As if the Chinese people did not already have things rough enough it seems facial recognition is being taken a step further. While there are over eight hundred million people using the internet in China those people are now having to go through some interesting loops to achieve as such.
Back in September announcements were made noting that those who apply for new phone numbers or internet devices would have to have their faces scanned but it seems things are finally rolling out. We all know China is a very surveillance riddled country and that privacy is not something the people there get much of it at all but this is quite the stretch. As of December 1st, those who spend time online or who want to get a mobile device in the first place must comply with this kind of thing otherwise they will be granted access.
This in efforts to as MIIT has noted: “promote the real-name registration management of telephone users in accordance with the law, effectively protect the citizens’ legitimate rights and interests in cyberspace, effectively adapt to the new situation faced by telecommunication network fraud and other work, and respond to new challenges.” While it is claimed that this will work to safeguard and benefit the citizens we cannot help but assume the opposite is true. It should also be mentioned that this new regulation itself comes as control over the internet in China is being tightened yet again.
China has a facial recognition obsession—we all know that. The country can’t seem to get enough of the tech, and what they can’t do in reality, they embellish in the media. Even as the country’s leading facial recognition developers are blacklisted by the U.S. for human rights violations, the country is expanding its use of the technology.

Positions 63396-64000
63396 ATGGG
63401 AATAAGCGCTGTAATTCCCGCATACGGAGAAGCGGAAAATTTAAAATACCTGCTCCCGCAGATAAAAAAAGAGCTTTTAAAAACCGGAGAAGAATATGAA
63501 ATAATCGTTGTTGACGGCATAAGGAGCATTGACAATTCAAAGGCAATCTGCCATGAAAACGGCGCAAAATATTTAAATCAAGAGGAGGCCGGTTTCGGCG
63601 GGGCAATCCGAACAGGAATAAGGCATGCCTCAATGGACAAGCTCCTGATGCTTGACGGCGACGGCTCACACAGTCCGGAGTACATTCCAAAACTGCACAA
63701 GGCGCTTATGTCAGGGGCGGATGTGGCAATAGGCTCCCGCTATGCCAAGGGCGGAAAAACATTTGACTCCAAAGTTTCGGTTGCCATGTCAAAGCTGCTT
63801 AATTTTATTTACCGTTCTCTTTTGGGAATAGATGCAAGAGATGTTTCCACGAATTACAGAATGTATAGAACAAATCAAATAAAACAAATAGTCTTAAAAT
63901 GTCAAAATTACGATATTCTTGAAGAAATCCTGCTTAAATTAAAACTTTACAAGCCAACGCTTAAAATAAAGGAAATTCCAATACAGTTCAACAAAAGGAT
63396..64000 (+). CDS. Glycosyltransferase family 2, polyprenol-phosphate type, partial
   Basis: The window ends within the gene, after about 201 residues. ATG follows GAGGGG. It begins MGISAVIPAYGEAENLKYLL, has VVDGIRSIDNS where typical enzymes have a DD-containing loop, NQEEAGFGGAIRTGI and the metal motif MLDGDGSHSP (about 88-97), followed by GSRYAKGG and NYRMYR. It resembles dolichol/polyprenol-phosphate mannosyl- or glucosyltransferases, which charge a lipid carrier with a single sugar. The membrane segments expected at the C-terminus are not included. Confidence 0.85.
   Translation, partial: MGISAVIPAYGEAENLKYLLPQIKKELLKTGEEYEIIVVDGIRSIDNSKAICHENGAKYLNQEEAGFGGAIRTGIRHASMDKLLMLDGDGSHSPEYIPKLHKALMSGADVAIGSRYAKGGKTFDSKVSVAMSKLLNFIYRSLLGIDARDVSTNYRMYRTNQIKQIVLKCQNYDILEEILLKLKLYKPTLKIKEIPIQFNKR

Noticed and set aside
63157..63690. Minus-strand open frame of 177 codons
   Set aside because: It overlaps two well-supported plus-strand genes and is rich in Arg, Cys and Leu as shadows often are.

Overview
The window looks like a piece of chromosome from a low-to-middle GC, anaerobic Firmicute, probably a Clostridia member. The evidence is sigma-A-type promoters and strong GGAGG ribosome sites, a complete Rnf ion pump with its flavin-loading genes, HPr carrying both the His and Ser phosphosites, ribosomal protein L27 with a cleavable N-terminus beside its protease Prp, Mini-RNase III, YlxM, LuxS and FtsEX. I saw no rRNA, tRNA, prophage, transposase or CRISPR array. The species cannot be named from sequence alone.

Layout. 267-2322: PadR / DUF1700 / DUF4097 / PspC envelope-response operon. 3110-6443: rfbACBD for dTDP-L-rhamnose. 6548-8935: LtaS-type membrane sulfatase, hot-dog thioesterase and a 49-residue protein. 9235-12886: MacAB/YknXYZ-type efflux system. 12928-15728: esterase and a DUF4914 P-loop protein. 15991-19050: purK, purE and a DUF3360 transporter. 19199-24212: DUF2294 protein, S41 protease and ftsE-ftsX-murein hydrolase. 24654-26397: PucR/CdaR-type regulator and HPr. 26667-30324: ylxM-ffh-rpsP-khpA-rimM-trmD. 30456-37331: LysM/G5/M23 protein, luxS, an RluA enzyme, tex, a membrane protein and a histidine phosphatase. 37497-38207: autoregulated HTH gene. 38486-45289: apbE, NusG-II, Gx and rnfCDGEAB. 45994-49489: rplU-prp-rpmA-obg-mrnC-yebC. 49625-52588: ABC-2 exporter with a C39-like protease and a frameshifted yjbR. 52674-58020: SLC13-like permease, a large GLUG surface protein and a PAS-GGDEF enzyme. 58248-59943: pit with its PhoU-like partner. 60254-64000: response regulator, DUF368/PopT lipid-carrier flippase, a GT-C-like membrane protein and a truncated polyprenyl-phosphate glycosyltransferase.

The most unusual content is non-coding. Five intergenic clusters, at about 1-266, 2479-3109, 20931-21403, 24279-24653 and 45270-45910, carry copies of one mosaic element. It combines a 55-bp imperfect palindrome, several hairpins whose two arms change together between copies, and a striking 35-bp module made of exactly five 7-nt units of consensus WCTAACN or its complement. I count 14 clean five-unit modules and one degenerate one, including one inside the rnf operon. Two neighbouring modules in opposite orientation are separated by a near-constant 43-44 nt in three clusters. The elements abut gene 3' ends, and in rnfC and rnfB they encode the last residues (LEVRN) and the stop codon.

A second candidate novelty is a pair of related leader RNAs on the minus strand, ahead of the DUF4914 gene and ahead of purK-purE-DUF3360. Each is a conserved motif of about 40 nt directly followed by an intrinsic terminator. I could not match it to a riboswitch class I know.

But in late September, China’s Ministry of Industry and Information Technology announced a use for the tech that really does push its scale and invasiveness into areas so feared by privacy advocates around the world. MIIT quietly announced that from December it will use facial recognition to police 800+ million mobile internet users.
MIIT has spent the last few years expanding a scheme to link “real names” to the purchase and ongoing use of mobile devices. Registering a SIM is done with proof of identity, the SIM ties to the activity on the device, everything is linked. Sounds fun. But as a scheme, it’s full of enforcement holes—not for much longer.
From December 1, MIIT will mandate “innovative use of AI” to add technical identity assurance to physical sales channels—citizens will have their faces checked against enrolled imagery to make sure there’s no mischief taking place. The claim is that this will “safeguard the legitimate rights and interests of citizens’ cyberspace.”
MIIT also claims the move will combat fraud and help the government respond to ambiguous “new challenges,” following on from its use of similar technology to enforce its “anti-terrorism and cybersecurity laws.” The use of facial recognition for social profiling and the oppression of minorities didn’t make the announcement.
For more information on just how obsessed China is with what the people are doing please feel free to check out the video below. What do you think about all of this? Personally I find it quite mind-blowing the things the citizens of China are willing to put up with.